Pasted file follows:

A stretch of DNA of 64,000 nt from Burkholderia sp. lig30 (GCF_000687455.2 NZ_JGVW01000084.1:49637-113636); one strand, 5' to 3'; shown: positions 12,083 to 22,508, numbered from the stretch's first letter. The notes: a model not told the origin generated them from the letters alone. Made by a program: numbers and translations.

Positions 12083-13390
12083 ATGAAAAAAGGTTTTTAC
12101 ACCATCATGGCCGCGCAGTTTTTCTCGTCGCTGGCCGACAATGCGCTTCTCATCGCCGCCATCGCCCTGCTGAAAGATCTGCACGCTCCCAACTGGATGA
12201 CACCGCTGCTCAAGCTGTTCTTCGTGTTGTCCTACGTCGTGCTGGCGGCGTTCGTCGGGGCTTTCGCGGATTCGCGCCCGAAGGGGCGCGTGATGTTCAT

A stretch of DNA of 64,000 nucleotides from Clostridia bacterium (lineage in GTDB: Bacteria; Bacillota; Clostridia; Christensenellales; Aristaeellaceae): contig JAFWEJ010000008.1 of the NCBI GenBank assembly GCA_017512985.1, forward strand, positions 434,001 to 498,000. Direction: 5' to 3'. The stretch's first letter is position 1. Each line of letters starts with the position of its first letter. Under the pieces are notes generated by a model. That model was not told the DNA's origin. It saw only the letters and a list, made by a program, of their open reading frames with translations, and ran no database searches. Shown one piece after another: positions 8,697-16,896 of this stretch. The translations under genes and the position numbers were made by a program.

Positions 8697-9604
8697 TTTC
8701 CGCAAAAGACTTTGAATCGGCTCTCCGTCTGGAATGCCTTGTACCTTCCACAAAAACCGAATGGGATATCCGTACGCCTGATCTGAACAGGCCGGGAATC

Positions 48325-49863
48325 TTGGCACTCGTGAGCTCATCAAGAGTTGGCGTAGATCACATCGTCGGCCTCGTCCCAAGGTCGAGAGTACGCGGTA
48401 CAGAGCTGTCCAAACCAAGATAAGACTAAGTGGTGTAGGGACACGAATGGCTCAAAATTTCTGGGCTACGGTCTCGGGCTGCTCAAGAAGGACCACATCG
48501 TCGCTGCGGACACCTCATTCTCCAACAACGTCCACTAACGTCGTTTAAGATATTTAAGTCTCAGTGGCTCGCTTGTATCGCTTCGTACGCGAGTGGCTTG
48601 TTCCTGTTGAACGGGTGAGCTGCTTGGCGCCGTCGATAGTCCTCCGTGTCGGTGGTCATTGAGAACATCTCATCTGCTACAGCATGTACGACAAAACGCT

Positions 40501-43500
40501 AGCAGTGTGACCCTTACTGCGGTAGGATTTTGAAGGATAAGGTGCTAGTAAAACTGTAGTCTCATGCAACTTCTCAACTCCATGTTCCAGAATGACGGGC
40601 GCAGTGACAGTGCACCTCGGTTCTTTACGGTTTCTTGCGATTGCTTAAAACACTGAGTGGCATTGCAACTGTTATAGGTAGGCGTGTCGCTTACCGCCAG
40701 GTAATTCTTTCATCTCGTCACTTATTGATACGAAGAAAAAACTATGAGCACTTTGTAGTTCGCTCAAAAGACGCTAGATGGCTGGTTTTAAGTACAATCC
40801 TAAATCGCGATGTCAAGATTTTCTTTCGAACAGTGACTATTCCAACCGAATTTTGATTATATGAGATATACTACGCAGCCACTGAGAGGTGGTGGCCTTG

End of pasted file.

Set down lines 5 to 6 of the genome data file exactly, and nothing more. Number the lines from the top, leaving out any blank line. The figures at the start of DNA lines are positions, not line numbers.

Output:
12201 CACCGCTGCTCAAGCTGTTCTTCGTGTTGTCCTACGTCGTGCTGGCGGCGTTCGTCGGGGCTTTCGCGGATTCGCGCCCGAAGGGGCGCGTGATGTTCAT

A stretch of DNA of 64,000 nucleotides from Clostridia bacterium (lineage in GTDB: Bacteria; Bacillota; Clostridia; Christensenellales; Aristaeellaceae): contig JAFWEJ010000008.1 of the NCBI GenBank assembly GCA_017512985.1, forward strand, positions 434,001 to 498,000. Direction: 5' to 3'. The stretch's first letter is position 1. Each line of letters starts with the position of its first letter. Under the pieces are notes generated by a model. That model was not told the DNA's origin. It saw only the letters and a list, made by a program, of their open reading frames with translations, and ran no database searches. Shown one piece after another: positions 8,697-16,896 of this stretch. The translations under genes and the position numbers were made by a program.